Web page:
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New York, NY (May 20, 2022)—It’s no secret that the Vinyl Revival has been one of the most exciting music business stories of recent years. The format’s return from the dead has been the latest unexpected turn yet for an analog technology first pioneered in late 1800s—one that essentially hasn’t been updated since the 1980s, when the world cast it aside in favor of digital audio. Now, 40 years later, Oscar and Grammy-winning producer T Bone Burnett wants to make up for that lost time with his newly announced Ionic Original discs. The format, he says, offers the greatest fidelity and durability ever available on an analog record—and it does so by adapting acetate discs to the 21st century.
“Artists have always lamented that the vinyl copies of their records don’t sound as good as the acetates,” says Burnett. “I’ve heard that hundreds of times.” Having produced the likes of Bob Dylan, Elvis Costello, Robert Plant, Alison Krauss, Elton John, Gregg Allman, Leon Russell, Roy Orbison and more, he’s heard it from artists with some authority behind their complaints.
The problem is, few people ever get to hear an acetate disc, and even if they do, it doesn’t sound pristine for long. An acetate disc is used in the first steps of producing a vinyl record, and despite the name, doesn’t actually involve acetate; rather, it’s an aluminum disc with nitrocellulose lacquer painted on it. The disc gets put on a cutting lathe that etches a physical representation of an audio signal into the lacquer—it literally cuts a groove. The resulting acetate disc then gets used as a mold for electroplated metal copies that, after a few more processes, result in the grooved metal stampers that record presses use to crush blobs of hot vinyl into records. Those records may sound great, but since the acetate disc is a direct copy of the original audio signal, it sounds even better.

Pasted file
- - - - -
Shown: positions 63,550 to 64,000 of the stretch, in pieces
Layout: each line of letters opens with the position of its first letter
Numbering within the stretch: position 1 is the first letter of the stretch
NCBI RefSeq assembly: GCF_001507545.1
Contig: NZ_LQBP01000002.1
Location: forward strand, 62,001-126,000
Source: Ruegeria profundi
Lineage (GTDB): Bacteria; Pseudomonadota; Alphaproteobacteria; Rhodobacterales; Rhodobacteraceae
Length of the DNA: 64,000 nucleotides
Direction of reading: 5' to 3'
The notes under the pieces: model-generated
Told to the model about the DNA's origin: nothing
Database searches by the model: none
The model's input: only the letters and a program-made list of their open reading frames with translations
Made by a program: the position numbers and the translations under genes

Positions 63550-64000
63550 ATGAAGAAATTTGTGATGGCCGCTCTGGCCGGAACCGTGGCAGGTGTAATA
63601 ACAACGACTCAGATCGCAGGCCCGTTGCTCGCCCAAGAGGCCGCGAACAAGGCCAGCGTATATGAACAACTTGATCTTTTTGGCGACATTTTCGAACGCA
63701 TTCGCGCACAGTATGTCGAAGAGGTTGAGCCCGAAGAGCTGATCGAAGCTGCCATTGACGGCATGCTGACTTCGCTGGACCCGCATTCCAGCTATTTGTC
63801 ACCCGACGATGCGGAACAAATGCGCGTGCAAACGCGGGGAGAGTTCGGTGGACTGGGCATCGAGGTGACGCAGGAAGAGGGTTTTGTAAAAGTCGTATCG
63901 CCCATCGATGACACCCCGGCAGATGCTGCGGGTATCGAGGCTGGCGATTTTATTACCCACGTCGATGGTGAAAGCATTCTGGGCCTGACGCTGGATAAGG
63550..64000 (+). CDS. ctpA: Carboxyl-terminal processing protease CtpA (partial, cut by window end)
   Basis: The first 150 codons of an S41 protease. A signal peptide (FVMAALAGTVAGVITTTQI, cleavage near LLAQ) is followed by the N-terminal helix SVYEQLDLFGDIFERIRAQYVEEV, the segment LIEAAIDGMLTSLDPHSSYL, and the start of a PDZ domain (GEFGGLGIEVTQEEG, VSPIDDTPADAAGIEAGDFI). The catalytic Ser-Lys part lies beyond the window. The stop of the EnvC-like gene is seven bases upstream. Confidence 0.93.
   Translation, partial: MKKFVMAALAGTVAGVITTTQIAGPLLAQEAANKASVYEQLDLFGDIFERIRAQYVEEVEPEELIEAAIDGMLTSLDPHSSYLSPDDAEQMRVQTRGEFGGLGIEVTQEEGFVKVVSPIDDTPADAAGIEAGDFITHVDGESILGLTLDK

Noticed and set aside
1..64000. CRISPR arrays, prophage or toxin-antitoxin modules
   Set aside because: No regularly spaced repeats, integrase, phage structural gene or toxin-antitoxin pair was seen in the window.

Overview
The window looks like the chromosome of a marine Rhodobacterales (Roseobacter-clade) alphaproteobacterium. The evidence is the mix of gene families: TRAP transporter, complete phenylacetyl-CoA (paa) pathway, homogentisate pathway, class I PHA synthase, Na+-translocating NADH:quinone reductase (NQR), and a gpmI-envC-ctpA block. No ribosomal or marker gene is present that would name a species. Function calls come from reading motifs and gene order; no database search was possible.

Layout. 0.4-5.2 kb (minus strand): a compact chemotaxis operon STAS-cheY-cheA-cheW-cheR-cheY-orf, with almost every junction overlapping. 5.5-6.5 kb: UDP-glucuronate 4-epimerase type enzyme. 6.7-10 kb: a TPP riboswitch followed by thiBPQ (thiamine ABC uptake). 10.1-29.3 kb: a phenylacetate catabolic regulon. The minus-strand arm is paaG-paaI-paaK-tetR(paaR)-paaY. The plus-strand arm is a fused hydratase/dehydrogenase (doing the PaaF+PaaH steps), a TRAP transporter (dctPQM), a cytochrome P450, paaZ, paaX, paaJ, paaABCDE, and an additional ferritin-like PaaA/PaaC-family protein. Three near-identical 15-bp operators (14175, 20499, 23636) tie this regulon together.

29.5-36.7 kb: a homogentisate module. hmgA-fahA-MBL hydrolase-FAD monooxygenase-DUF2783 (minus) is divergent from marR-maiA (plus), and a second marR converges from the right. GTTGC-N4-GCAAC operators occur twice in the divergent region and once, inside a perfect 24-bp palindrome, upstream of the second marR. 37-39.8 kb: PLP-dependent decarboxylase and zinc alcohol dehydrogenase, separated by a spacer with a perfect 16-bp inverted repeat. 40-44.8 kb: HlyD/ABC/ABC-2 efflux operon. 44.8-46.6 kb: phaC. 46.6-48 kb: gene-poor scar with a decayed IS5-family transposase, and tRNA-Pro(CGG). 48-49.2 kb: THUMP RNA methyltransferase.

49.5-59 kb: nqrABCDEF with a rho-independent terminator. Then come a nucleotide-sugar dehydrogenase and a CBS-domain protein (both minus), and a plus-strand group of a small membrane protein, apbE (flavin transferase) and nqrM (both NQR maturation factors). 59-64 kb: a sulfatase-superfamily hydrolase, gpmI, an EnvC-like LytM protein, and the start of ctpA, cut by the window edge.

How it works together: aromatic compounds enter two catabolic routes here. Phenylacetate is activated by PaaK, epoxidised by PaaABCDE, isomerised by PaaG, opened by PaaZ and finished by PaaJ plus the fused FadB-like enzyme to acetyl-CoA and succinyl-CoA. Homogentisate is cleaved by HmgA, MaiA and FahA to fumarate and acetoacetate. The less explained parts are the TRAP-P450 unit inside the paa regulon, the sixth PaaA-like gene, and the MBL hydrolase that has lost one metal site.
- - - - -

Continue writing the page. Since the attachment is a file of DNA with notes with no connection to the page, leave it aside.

Unfortunately, nitrocellulose lacquer is perfect for cutting, but it’s not built to last. Acetate discs degrade quickly, with friction between a record needle and soft lacquer literally melting the groove a little more every time a disc gets played. Further, the lacquer can’t be touched by bare hands, as oils from skin catalyze with the nitrocellulose to create crusty palmitic acid deposits in the grooves. So while acetate discs serve a crucial function in record production and briefly sound great, they’re doomed from the instant they’re cut.
After honing in on acetate discs as “the best sounding medium of all,” Burnett and his partners formed NeoFidelity in 2014 to explore ways to reinvent the format. The solution—developed with Georgia Tech and eventually dubbed Ionic Original—is to cover that soft nitrocellulose lacquer under a durable, imperceptible coating that has a composition similar to quartz and emerald.
“We looked into methods used to protect parts of the space station that are exposed to the direct heat of the sun, and we looked into the process that makes damage-resistant glass for mobile phones—Gorilla Glass,” says Burnett. “Using those two types of ionic deposition, we were able to create acetates which maintain their pristine sound over thousands of plays. The coating is something like 90 atoms thick and greatly reduces friction; we’ve got discs that we’ve played 2,000 times that are dead quiet.”